Sea Bass is a generic name used for many different fish from various species and most are not even Bass. This page gives general similarities between species, but for more accurate info follow the links below to the specific fish. Some of the more common fish which are called Sea Bass include the following species:
- Black Sea Bass – a true Bass, it inhabits the Atlantic Coast of the US.
- Blue Spotted Sea Bass – is a Grouper.
- Chilean Sea Bass – is Patagonian Toothfish, not a Bass, and inhabits the waters around South America and the Antarctic.
- European Sea Bass – is a Bass found (you guessed it) in European waters, the Mediterranean and Black Seas.
- Giant Sea Bass – actually a Grouper, found on both sides of the Pacific from California to Mexico and around Japan.
- Hapu, Hapu’upu’u (Hawaiian Sea Bass) – is a Grouper found only around the Hawaiian Islands.
- Japan Sea Bass – is actually a Sea Perch found from Japan to the South China Sea.
- Peruvian Sea Bass – is a Sea Perch found near Ecuador and Peru.
- White Sea Bass – is actually a Croaker, not a Bass, and inhabits the Pacific Coast from California to South America.
Sea Bass Flavor Profile
Although the individual flavor profiles of each type of Sea Bass are unique, in general they share the following qualities. They have lean meat which is moderately firm with small to medium white flakes and a delicate flavor.
Typical Cooking Methods
Black Sea Bass, Blue Spotted Sea Bass, California Sea Bass, Chilean Sea Bass, European Sea Bass, Giant Sea Bass, Hapu’upu’u, Japan Sea Bass, Peruvian Sea Bass, White Sea Bass.
Typical Wholesale Products
H&G, Skn/On Fillets, Skn/Off Fillets
It’s best to purchase fish with the skin still on. This will help you verify that the specific species you ordered is what you actually received.
Sea Bass is a generic term used for many different white fleshed fish, some of which are actually a true bass, while others are not. Because of this broad based terminology, they can be found worldwide. Size, yield, and availability depend upon the specific species. Be sure to ask your vendor which species they are selling so you can better determine its characteristics and habitat region.
Fresh seafood availability chart: green areas show peak availability, light green show limited availability, gray indicates not available fresh.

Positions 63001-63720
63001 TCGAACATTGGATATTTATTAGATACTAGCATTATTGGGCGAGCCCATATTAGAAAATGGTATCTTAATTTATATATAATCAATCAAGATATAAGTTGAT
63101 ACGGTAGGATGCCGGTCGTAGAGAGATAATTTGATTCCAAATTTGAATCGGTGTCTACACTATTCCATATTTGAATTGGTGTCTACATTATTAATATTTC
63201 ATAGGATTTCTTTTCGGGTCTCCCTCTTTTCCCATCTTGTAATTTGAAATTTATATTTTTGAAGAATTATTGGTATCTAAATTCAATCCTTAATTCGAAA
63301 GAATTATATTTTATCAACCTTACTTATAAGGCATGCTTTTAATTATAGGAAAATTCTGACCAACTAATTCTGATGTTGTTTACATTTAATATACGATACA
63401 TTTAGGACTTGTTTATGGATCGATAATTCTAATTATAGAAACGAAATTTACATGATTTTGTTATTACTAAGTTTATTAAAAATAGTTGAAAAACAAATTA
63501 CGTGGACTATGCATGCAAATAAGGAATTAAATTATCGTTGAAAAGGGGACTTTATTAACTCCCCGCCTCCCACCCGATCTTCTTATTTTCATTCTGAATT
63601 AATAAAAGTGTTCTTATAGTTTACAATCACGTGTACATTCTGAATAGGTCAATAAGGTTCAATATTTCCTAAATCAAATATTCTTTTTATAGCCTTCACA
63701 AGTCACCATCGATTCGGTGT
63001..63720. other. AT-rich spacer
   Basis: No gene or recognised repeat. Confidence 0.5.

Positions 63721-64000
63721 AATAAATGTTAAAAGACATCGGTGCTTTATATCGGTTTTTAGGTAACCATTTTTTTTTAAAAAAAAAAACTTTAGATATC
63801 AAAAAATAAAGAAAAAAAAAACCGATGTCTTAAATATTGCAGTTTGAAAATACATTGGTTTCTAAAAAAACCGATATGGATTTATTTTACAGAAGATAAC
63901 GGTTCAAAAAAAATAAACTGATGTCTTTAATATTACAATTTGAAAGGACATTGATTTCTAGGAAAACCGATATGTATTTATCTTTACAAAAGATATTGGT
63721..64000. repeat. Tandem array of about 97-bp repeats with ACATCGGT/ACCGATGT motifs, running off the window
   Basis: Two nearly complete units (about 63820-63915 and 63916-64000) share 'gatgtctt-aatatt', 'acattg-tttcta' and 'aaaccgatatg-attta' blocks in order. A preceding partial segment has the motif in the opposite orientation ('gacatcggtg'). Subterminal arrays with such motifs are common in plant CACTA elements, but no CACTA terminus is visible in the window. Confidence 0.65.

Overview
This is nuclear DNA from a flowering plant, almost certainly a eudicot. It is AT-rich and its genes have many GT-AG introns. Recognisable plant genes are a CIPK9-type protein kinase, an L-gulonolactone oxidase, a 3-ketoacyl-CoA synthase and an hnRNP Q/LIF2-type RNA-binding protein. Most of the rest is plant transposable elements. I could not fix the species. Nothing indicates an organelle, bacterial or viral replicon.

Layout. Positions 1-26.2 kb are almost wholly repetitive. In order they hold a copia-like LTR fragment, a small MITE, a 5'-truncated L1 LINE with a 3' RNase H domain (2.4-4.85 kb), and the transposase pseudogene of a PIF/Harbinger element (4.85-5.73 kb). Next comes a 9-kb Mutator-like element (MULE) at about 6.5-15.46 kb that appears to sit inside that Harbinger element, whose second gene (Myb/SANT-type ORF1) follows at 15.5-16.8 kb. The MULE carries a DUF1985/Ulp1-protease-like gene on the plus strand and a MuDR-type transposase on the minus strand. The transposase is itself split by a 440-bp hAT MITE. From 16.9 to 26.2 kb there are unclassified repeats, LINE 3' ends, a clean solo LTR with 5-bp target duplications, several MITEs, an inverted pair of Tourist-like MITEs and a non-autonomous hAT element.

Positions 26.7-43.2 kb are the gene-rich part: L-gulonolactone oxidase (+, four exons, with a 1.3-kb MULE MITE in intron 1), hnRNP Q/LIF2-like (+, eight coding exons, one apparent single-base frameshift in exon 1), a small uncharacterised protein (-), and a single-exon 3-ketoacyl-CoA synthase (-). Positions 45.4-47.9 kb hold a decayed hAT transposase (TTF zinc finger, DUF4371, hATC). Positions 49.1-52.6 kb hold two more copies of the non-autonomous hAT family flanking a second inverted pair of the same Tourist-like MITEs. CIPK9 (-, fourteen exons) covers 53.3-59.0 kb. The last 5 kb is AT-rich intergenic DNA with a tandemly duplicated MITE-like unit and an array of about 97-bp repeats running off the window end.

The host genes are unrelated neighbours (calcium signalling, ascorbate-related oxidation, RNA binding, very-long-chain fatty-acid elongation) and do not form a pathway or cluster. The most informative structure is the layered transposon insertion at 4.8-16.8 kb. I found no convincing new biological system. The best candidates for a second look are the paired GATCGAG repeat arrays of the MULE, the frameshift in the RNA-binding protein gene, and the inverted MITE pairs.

Yield Percentage and Recovery
These are just averages for generic fish which are sold as “Sea Bass”. Find the specific species you were sold and go to that culinary profile page for more accurate info.
|Item||To Skin/On Fillets||To Skin/Off Fillets||Notes|
|Whole Head/On ungutted (Round)||37%||33%|
|Whole Head/On gutted||45%||37%|
|Skin/On Fillets||—||89%||If you have yield info on this fish please comment below.|
|Yield % varies according to a number of factors including: size of fish, season, sex, and the skill of your fishmonger.|
The info below is from the Monterey Bay Aquarium’s Seafood Watch program’s ratings on various Sea Bass. For additional info on sustainable seafood and options for purchasing sustainable seafood visit FishChoice.
- Black Sea Bass – Good Alternative
- Chilean Sea Bass – Avoid (except for several small fisheries which are MSC certified)
- Striped Bass – Best Choice
- White Sea Bass – Best Choice or Good Alternative depending upon fishing method.
based upon a 6 oz (171 grams) raw edible serving.
Related Pages Index
- Fish Index
- Fresh Fish Availability Infographic
- Alaskan Pollock Flavor Culinary Profile
- Amberjack Fish
- Arctic Char
- Atlantic Pollock Flavor Culinary Profile
- Barracuda Fish
- Basa Fish
- Black Drum Fish
- Black Sea Bass
- Chilean Sea Bass
- Corvina Fish
- Dory Fish – John Dory
- Dory Fish – Mirror Dory
- Escolar Fish Culinary Profile
- Gold Spotted Sand Bass
- Grouper Fish
- Hake Fish
- Hapu – Hawaiian Sea Bass
- Hebi – Spearfish Fish
- Hiramasa Kingfish
- Marlin – Blue Marlin Kajiki
- Marlin – Striped Marlin Nairagi
- Monkfish Culinary Flavor Profile
- Onaga – Hawaiian Red Snapper
- Opah Fish
- Red Drum Fish
- Red Snapper
- Sablefish-Black Cod
- Salmon Varieties
- Sea Bass Varieties
- Skate Fish
- Sole Varieties & Species
- Striped Bass
- Swai Fish
- Tilapia Fish
- Tuna Varieties
- Uku – Hawaiian Uku, Jobfish
- Wahoo (Ono) Fish
- White Sea Bass
Which ones are considered “Striped” or “White”? What does the skin on/off chart mean exactly for each fish type?
Skin on/off is the percentage of yield from skin/on to skin/off